PPDM 2007 AGM and fall user meeting, Calgary

PPDM update—educating the landmen, the business case and the pitfalls of deviation data.

The PPDM Association’s member count now stands at 112 with 23 organizations from outside North America. CEO Trudy Curtis outlined recent developments including a PPDM WIKI, education & certification programs and the imminent release of the 3.8 Alpha database. PPDM’s latest release now sports 37,000 columns and 1,650 tables. Current projects include metadata, spatial and records management. The latter includes thesauri and glossaries—leveraging Dublin Core and ‘Faceted Taxonomies.’ A user survey of work group relevance found data content as number one followed by a sample dataset load (of the RMOTC’s Teapot Dome data) and ‘data management.’ Devon is backing a workgroup to study coordinate reference systems and EPSG integration.


Kevin McFarlane introduced the Centre for Energy Asset Management Studies. CEAMS evolved from the Canadian Association of Petroleum Land Administration (CAPLA). CEAMS’ mandate is to promote the development of integrated learning strategies and career paths for Energy Asset Management personnel (a.k.a. landmen). The Southern Alberta Institute of Technology (SAIT) has been chosen as education partner.

Business case

Bob Faught (Sierra Systems) did some soul searching regarding ‘what honest statements can we make about usefulness of PPDM?’ The ‘classic’ arguments for PPDM are sometimes greeted with skepticism. Projects suffer from ‘creep,’ old versions stay around too long and users often just don’t care. Other issues include the ‘tug of war’ with commercial applications and what can be complex implementation. But Fuaght concludes that PPDM remains relevant in managing information as an asset that spans many different disciplines. A proper PPDM implementation helps cut costs without destroying quality, leveraging man-years of effort, removing redundancies and supporting multiple E&P workflows. PPDM can be an ‘open and common base to build on.’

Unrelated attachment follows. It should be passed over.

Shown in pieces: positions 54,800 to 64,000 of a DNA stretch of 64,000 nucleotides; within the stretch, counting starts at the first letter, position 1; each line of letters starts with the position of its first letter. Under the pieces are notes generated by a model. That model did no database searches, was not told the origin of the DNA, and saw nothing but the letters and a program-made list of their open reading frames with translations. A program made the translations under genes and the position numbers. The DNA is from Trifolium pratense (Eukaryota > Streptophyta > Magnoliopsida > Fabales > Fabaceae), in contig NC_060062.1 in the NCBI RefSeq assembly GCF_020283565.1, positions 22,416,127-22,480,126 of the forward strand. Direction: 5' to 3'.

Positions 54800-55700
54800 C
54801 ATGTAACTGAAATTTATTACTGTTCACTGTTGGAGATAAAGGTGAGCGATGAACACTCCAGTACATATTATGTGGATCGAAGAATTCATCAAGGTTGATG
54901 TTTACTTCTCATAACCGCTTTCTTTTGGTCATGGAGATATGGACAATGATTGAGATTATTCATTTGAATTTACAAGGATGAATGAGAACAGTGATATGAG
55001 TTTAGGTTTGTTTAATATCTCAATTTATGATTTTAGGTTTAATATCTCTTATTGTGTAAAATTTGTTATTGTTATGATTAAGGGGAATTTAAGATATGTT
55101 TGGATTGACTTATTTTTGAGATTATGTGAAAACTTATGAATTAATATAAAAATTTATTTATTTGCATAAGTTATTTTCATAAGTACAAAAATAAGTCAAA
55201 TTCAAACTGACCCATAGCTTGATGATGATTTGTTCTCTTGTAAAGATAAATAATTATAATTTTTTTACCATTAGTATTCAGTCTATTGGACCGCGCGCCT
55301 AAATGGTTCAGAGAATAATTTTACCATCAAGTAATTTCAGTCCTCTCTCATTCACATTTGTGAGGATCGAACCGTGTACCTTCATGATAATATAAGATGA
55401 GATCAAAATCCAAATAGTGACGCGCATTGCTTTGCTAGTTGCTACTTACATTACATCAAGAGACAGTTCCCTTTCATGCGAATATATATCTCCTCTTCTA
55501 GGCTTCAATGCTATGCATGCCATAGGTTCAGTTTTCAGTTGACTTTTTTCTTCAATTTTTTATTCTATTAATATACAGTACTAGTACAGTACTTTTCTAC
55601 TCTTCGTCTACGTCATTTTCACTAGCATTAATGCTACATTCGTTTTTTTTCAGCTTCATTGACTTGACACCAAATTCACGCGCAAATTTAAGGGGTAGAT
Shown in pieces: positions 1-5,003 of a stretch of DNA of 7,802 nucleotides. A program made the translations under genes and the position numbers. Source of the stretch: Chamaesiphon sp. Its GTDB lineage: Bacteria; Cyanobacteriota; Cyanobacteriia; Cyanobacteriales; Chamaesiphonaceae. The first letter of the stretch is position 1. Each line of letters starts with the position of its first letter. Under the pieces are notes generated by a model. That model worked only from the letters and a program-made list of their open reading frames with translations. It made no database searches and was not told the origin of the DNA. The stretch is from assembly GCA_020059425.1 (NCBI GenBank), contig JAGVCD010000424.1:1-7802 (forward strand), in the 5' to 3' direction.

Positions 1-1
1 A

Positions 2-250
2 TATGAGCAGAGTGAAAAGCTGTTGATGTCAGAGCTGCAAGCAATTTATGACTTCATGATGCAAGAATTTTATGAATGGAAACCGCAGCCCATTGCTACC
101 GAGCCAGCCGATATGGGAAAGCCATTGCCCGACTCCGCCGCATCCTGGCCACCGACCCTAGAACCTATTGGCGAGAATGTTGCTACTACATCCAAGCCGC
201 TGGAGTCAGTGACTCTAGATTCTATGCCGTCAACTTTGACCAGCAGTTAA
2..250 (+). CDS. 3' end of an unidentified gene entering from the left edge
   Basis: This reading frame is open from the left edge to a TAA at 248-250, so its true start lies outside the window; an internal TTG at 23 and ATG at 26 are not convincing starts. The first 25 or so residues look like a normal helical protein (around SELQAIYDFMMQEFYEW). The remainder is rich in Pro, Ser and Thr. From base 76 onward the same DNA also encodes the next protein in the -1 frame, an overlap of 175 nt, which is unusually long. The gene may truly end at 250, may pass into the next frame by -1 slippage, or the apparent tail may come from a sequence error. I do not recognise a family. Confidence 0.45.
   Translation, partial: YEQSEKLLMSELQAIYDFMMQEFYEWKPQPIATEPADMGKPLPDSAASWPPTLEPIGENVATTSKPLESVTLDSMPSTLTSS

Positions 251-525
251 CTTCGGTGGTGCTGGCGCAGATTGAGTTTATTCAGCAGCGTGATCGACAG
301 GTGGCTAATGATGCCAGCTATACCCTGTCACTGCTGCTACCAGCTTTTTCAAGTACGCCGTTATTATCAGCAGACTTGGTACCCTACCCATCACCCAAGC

Open system

Sean Udell (geoLOGIC) and Sherry Sturko (Petroleum Place Energy Solutions—P2ES) offered a fairly compelling business case for PPDM in the form of a project that tagged QByte’s PetroLAB front end with geoLOGIC’s PPDM 3.7 database. Leveraging PPDM’s ‘openness,’ P2ES was able ‘to recreate 10 years work on a data model in less than a year.’

Directional surveys

James Stolle (P2ES) described the pitfalls of managing deviated wells and directional surveys. Bad data, poor or missing reference information, can produce an erroneous ‘Central European’ location for a Barnet Shale well! For Stolle, storing data to PPDM should always be considered as a data quality exercise. Data in application stores should be considered to be ‘at risk.’ It is preferable to collect and store surveys and metadata in a PPDM datastore suitably extended to handle metadata. Stolle asked, ‘Why would a company pay very large sums to improve databases that they are already licensed to?’ The simple answer is that this is the only way to eliminate risk and loss from bad data. ‘Dry hole odds and costs are high enough as it is already!’

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